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Will you go to jail for a probation violation?

On Behalf of | Mar 24, 2017 | Criminal Defense

In most circumstances, probationary terms come along with a conviction for a criminal offense. The terms of probation can often be tedious and difficult to manage. As you are trying to get your life back together after a conviction, you might accidently forget about a meeting with your probation officer. Another way you might violate the terms of your probation is by crossing state or county lines without permission. Regardless of how you violate probation, the consequences are usually serious.

If your probation officer has accused you of not following the rules of your probation, you need to take immediate steps to protect your rights. A criminal defense attorney in the Atlantic City area can help you fight against probation violation charges. Below is information on how and when probation can be violated.

Ways you can violate your probation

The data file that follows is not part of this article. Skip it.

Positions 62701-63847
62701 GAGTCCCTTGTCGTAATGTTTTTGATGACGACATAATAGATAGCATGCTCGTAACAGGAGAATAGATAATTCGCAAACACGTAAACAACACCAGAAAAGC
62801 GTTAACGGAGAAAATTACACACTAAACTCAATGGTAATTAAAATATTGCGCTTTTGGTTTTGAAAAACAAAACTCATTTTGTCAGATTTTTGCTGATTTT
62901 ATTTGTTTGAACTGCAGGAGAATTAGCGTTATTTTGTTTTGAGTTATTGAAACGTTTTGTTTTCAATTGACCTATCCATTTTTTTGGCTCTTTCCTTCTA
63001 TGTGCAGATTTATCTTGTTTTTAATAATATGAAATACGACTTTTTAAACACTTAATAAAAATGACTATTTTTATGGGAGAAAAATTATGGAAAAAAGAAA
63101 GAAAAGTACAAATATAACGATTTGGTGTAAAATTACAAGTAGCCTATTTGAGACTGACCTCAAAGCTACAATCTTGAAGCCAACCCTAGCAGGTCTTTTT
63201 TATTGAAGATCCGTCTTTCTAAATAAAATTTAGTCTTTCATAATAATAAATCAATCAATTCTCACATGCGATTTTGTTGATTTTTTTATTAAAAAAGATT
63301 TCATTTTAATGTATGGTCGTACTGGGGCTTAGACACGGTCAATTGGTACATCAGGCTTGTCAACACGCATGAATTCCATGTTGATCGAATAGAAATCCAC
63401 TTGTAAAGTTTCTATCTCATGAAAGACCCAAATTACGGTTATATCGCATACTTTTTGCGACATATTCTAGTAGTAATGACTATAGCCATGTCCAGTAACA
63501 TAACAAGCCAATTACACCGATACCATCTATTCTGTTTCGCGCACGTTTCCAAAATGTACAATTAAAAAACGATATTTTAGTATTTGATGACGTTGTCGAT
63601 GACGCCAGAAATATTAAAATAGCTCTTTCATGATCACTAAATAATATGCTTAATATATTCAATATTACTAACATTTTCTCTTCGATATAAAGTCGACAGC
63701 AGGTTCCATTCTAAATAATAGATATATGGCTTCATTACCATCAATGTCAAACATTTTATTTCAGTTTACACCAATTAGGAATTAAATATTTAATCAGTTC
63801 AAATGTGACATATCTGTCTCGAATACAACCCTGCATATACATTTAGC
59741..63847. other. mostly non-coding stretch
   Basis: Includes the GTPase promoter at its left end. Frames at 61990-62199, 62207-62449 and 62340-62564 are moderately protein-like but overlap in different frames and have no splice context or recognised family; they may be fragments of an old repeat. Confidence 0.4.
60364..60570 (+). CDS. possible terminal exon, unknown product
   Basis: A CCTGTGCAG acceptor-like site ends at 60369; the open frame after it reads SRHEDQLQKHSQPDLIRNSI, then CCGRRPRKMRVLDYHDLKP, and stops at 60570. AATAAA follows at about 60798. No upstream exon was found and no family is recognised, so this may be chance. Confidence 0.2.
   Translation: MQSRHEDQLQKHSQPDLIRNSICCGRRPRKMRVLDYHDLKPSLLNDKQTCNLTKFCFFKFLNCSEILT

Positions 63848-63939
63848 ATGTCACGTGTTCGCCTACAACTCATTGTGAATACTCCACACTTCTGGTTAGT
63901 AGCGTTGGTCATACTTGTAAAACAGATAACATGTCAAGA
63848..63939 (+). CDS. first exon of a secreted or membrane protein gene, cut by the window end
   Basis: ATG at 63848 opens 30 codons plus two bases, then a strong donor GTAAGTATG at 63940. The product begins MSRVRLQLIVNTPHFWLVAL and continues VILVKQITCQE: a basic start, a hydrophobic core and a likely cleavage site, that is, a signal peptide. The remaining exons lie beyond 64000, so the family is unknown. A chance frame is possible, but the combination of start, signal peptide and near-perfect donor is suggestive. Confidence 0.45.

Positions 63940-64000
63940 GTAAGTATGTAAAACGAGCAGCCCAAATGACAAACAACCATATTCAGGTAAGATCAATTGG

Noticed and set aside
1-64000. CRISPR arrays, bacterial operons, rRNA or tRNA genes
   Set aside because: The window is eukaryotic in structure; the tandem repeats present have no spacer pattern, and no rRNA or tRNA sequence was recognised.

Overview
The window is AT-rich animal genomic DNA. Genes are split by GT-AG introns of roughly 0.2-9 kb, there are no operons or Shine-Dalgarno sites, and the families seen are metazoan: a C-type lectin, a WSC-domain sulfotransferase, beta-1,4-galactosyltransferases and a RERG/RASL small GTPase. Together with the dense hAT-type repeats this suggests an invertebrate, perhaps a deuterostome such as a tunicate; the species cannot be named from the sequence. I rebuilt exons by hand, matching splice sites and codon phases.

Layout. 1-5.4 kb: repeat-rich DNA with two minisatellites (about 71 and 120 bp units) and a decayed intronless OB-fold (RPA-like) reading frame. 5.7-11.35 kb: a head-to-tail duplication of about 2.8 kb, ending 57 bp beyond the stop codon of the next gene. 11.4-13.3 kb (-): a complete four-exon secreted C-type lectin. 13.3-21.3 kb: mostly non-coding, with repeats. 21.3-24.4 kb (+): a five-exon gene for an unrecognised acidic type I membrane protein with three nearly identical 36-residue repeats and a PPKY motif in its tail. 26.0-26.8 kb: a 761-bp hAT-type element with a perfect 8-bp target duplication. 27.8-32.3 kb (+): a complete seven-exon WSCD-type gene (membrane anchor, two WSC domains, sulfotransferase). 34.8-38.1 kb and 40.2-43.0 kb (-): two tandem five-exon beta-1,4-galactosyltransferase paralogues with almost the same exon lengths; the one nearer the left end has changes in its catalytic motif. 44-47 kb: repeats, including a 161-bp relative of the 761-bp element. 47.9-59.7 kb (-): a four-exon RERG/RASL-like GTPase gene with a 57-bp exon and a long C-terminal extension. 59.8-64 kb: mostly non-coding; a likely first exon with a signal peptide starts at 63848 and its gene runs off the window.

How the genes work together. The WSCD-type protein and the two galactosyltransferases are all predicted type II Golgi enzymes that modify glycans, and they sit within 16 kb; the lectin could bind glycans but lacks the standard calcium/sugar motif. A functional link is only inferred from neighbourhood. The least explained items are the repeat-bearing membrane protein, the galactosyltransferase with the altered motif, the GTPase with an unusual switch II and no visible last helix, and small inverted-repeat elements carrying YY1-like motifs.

In general, people violate their probation by willfully ignoring, dodging, or flat out refusing to follow the terms. In reality, if you do anything that breaks the terms of your probation during the time the rules are in effect, the court will consider it a violation. That means if your probation lasts for two years, the court expects you to adhere to the terms for the entire time.

Common ways people violate probation requirements include not showing up to ordered court appearances, failing to report to your probation officer, traveling without permission and engaging in illegal conduct.

Consequences for a violation

Depending on the severity of your violation, your probation officer might only issue you a warning. However, if the violation is severe or it is a repeat offense, the officer may demand that you attend a court hearing. If you have to go to court for a hearing on a probation violation, you could face some kind of punishment, including jail time.

Your legal rights

If your probation officer orders a court hearing, you should speak with an attorney beforehand. Knowing your rights before you set foot in the courtroom can help you avoid having more punishments tacked onto your current probation. Usually, the court should send you, in writing, details of the violation claim. You also have the right to present your case to an impartial judge. Furthermore, you have the right to have a lawyer present that can present evidence to defend you.

If your probation officer has accused you of violating the terms of your probation, it is important to take action as soon as possible to protect yourself. For help defending against such a claim, contact an Atlantic City attorney and get the help you need.